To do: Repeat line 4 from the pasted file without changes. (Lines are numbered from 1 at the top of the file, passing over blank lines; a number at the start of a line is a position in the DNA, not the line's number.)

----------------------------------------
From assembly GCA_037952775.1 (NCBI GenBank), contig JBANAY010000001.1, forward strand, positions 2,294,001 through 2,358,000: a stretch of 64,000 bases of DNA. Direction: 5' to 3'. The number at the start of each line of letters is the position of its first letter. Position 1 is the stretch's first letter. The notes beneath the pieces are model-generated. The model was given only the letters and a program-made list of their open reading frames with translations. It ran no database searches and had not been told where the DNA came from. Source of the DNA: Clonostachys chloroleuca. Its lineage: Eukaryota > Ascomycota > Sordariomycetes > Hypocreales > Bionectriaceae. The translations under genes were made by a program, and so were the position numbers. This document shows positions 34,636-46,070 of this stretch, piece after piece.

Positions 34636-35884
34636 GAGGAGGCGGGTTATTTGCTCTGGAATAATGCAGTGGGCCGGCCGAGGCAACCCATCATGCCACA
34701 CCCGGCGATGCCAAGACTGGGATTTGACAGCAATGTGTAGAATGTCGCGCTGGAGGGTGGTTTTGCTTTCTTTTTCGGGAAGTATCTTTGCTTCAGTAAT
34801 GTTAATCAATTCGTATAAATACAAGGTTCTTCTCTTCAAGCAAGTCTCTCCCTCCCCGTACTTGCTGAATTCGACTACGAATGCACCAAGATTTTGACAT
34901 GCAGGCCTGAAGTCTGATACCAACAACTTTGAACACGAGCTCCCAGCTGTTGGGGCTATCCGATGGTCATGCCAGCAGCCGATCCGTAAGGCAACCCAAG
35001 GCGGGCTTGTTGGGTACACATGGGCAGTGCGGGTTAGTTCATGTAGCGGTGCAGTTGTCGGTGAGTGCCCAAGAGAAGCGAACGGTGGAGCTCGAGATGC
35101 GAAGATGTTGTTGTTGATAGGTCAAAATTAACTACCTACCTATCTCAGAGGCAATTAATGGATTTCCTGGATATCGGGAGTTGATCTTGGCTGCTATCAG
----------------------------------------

34701 CCCGGCGATGCCAAGACTGGGATTTGACAGCAATGTGTAGAATGTCGCGCTGGAGGGTGGTTTTGCTTTCTTTTTCGGGAAGTATCTTTGCTTCAGTAAT